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Arquivos Brasileiros de Endocrinologia & Metabologia

On-line version ISSN 1677-9487

Arq Bras Endocrinol Metab vol.57 no.9 São Paulo Dec. 2013 



Nonadenomatous nonencapsulated thymic parathyroid tissue concomitant with primary hyperparathyroidism due to ectopic parathyroid adenoma


Tecido tímico paratireoidiano não edematoso e não encapsulado concomitante com hiperparatireoidismo devido a adenoma paratireoidiano ectópico



Askin GungunesI; Mustafa SahinI; Salih Sinan GultekinII; Demet YilmazerIII; Alper DilliIV; Kemal YandakciV; Mustafa OzbekI; Erman CakalI; Tuncay DelibasiI

IDepartment of Endocrinology and Metabolic Diseases, Diskapi Yildirim Beyazit Training and Research Hospital, Ankara, Turkey
IIDepartment of Nuclear Medicine, Diskapi Yildirim Beyazit Training and Research Hospital, Ankara, Turkey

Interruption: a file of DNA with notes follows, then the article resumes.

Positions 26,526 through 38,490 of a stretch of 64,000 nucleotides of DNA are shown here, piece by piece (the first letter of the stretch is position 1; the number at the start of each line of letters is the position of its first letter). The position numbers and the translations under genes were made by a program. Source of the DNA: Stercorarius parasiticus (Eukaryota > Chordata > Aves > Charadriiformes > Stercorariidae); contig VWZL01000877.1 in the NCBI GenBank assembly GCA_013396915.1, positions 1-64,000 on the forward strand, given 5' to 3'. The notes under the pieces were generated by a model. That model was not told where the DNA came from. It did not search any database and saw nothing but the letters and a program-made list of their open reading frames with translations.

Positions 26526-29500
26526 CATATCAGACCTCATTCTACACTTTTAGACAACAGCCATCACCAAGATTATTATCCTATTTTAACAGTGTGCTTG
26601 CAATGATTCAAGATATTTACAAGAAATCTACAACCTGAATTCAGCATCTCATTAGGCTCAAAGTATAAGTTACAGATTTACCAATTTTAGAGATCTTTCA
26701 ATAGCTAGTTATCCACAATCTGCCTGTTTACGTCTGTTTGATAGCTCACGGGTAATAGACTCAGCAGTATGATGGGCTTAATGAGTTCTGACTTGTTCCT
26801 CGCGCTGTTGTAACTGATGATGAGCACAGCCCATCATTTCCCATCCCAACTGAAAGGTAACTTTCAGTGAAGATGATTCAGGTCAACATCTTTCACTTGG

IIIDepartment of Pathology, Diskapi Yildirim Beyazit Training and Research Hospital, Ankara, Turkey
IVDepartment of Radiology, Diskapi Yildirim Beyazit Training and Research Hospital, Ankara, Turkey

VDepartment of Surgery, Diskapi Yildirim Beyazit Training and Research Hospital, Ankara, Turkey

Correspondence to




Primary hyperparathyroidism due to ectopic parathyroid adenoma is not infrequent. Primary hyperparathyroidism caused by unusual thymic nonadenomatous nonencapsulated parathyroid tissue has been reported before. Both can cause unsuccessful neck explorations. Here we presented for the first time a patient with hyperparathyroidism due to ectopic parathyroid adenoma concomitant to the presence of thymic nonadenomatous nonencapsulated parathyroid tissue.


O hiperparatireodismo primário devido a adenoma ectópico paratireoidiano não é raro. O hiperparatireodismo primário causado por tecido tímico paratireoidiano não edematoso e não encapsulado incomum já foi relatado anteriormente. Ambos podem levar à exploração cervical malsucedida. Apresentamos aqui, pela primeira vez, uma paciente com hiperparatireoidismo decorrente de um adenoma paratireoidiano concomitante com a presença de tecido tímico paratireoidiano não edematoso e não encapsulado.